Selectman Peter Brothers questioned what administrative costs the town would incur by billing, collecting and distributing the property taxes raised by the village district as well as placing liens and tax deeds on delinquent property owners. Town attorney Laura Spector-Morgan said that the town would recover any enforcement costs when properties were conveyed.

Town Manager Phil Warren asked Spector-Morgan if the village district would impose administrative burdens on the town. "Not if the district is working properly," she replied.

"And if it isn't?" he asked. "It can become a mess," she said.

Spector-Morgan explained that the selectmen, having received a petition, must delineate the boundaries of the district and convene a meeting of the voters, at which they will vote to form the district and elect its officers.

Last Updated on Wednesday, 05 March 2014 01:33

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Democrats challenge budget vote by phone in court

LACONIA — The five Democratic members of the Belknap County Convention have asked Belknap County Superior Court to overturn the vote that thwarted adoption of the 2014 county budget recommended by the Belknap County Commission.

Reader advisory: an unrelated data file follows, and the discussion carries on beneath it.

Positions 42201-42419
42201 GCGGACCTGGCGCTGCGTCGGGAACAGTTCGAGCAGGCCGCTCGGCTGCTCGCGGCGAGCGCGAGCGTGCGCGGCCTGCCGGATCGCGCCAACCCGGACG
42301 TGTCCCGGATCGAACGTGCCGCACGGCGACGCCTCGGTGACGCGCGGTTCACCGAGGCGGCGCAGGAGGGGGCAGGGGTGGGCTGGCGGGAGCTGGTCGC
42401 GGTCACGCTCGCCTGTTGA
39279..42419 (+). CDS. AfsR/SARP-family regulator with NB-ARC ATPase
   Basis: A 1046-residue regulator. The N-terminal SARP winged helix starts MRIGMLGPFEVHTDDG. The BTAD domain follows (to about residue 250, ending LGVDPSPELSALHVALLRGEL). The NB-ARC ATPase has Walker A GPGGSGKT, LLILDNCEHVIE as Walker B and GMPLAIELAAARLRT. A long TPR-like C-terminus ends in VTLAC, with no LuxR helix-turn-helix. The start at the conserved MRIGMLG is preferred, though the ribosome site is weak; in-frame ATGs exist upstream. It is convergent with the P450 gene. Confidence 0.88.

The vote was taken when the convention met in the midst of a heavy snowstorm on February 18. Only 13 of the 18 members were present when the meeting was convened a half-hour past the scheduled hour of 5 p.m. In addition, Rep. Colette Worsman (R-Meredith), who chairs the convention, arranged for Rep. Guy Comtois (R-Barnstead), who was tending to a failing roof, to participate by telephone.

Noting the absence of several Republicans, Rep. Beth Arsenault (D-Laconia) offered a motion to adopt the commission's budget, which was second by Rep. Lisa DiMartino (D-Gilford). They were joined in support of the motion by their fellow Democrats — David Huot of Laconia, Ian Raymond of Sanbornton and Ruth Gulick of New Hampton — and two Republicans — Reps. Bob Luther and Don Flanders of Laconia.

The other six Republicans present — Reps. Richard Burchell of Gilamnton, Frank Tilton of Laconia, Michael Sylvia of Belmont and Bob Greemore, Herb Vadney and Worsman, all of Meredith — voted against the motion, along with Comtois, who voted by telephone.